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Law and Justice in Timor-Leste: A Survey of Citizen Awareness and Attitudes Regarding Law and Justice 2008

Preface

Rule of law in Timor-Leste remains in a state of transition. Since Timor-Leste’s official declaration of independence and promulgation of the Constitution in 2002, there have been a range of notable achievements in the formal justice sector: the penal and civil codes were drafted and adopted; court actors were trained and appointed to positions as judges, prosecutors, and public defenders; and a court of appeals and four district courts were established and operationalized. These developments have served as critical building blocks in the nation’s efforts to establish the rule of law.
 
The impact of rule of law development initiatives in Timor-Leste remains unclear. For five years, the absence of qualified national court actors required international substitutes. Between 2003 and 2006, except in Dili, the courts functioned sporadically amidst ongoing social, economic, and political instability. In April 2006, major social unrest and armed violence between security forces disrupted daily life and brought development activities to a standstill, including those in the justice sector. The crisis added hundreds of criminal cases to the mounting backlog. By late 2007, with only minor outbreaks of violence during the presidential and parliamentary elections, the general security situation showed signs of improvement and the justice sector appeared to resume normal operations.
 
Then, on February 11, 2008, President José Ramos-Horta was shot and Prime Minister Xanana Gusmão’s motorcade came under fire, again bringing the country to the brink of another devastating crisis. However, following this incident and the subsequent consolidation of the security forces, Timor-Leste has returned to a period of relative quiet. By December 2008 the district courts functioned regularly and almost all national court actors had taken up their posts. Against this backdrop, local justice mechanisms continued to function in parallel to, though separate from, the new formal legal system in a de-facto hybrid system.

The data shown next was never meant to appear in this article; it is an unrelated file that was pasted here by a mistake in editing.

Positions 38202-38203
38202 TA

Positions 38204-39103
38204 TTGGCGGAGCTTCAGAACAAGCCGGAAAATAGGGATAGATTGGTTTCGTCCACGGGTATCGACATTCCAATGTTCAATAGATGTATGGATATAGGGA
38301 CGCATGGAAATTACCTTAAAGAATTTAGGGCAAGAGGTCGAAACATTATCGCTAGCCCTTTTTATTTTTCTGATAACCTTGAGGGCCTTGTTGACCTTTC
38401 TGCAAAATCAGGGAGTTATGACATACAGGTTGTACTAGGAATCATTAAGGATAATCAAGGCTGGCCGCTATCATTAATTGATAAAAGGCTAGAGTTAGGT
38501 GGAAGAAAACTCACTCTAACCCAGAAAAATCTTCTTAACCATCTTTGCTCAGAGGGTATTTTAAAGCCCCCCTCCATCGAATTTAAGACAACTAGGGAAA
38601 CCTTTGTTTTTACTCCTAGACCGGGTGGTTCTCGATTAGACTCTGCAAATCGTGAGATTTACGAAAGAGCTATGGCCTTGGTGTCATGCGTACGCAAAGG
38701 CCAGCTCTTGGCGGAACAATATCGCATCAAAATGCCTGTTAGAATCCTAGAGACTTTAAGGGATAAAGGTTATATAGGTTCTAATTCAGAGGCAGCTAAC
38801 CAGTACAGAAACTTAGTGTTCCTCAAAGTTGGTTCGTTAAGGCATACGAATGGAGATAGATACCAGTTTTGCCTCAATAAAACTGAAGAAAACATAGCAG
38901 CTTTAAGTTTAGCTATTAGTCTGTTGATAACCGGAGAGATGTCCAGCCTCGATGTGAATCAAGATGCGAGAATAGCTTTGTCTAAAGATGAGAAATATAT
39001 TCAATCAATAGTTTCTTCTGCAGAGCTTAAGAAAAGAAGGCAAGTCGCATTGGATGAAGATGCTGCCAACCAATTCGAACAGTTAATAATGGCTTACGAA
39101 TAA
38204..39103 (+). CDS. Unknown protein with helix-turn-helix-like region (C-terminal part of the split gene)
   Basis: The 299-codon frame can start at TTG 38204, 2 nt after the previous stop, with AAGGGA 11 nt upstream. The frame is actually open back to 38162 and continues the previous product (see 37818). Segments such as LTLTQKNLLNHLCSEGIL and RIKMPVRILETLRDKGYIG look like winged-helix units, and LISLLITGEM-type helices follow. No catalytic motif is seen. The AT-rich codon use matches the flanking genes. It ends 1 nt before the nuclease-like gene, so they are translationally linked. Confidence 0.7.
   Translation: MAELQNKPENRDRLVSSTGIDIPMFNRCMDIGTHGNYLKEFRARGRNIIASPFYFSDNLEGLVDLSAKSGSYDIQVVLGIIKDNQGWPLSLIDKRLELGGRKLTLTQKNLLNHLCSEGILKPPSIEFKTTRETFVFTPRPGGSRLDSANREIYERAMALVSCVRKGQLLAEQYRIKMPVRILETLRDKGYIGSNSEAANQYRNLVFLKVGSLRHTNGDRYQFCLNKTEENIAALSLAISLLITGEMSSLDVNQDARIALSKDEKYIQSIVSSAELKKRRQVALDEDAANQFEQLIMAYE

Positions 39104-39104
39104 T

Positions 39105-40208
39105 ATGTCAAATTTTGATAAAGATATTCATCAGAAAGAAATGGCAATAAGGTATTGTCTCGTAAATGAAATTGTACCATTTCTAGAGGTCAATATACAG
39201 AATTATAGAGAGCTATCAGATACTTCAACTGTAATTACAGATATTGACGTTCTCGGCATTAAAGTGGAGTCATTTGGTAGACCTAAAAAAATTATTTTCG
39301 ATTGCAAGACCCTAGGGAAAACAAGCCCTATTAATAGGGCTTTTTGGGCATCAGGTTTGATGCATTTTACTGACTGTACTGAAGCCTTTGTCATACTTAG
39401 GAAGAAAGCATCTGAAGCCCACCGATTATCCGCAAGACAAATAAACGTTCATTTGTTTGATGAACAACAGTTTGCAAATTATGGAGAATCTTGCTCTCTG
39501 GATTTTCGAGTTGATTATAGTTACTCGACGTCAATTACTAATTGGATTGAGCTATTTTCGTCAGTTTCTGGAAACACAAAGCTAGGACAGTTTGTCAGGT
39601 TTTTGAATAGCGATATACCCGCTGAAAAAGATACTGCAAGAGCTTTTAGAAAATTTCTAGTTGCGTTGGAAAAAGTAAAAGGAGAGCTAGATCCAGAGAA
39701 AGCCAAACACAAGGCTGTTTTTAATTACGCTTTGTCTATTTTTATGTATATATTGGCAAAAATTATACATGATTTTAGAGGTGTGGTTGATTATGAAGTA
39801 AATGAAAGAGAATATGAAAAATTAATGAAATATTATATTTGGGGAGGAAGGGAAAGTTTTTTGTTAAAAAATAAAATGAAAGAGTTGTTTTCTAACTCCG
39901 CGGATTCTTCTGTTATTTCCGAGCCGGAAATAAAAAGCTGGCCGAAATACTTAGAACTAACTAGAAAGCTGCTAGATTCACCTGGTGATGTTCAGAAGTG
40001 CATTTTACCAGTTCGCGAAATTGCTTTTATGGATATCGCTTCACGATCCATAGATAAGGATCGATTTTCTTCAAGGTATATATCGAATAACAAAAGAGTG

To take stock of the citizenry’s perceptions of their justice system in light of developments over the last four years, The Asia Foundation conducted the second nationwide survey of Law and Justice in Timor-Leste: a Survey of Citizen Awareness and Attitudes Regarding Law and Justice in December 2008. This survey was made possible by the generous support of the Australian Agency for International Development/Justice Facility and the U.S. Agency for International Development (USAID). As a follow-up to the earlier 2004 survey, the aim of the 2008 survey was to gather first-hand opinion from a large sample of Timorese citizens on a variety of access to justice-related issues. The survey results serve to further deepen understanding of how people seek to resolve disputes, to capture citizens’ views of the informal and formal justice sectors, and to determine how perceptions of access to justice have changed over the last five years.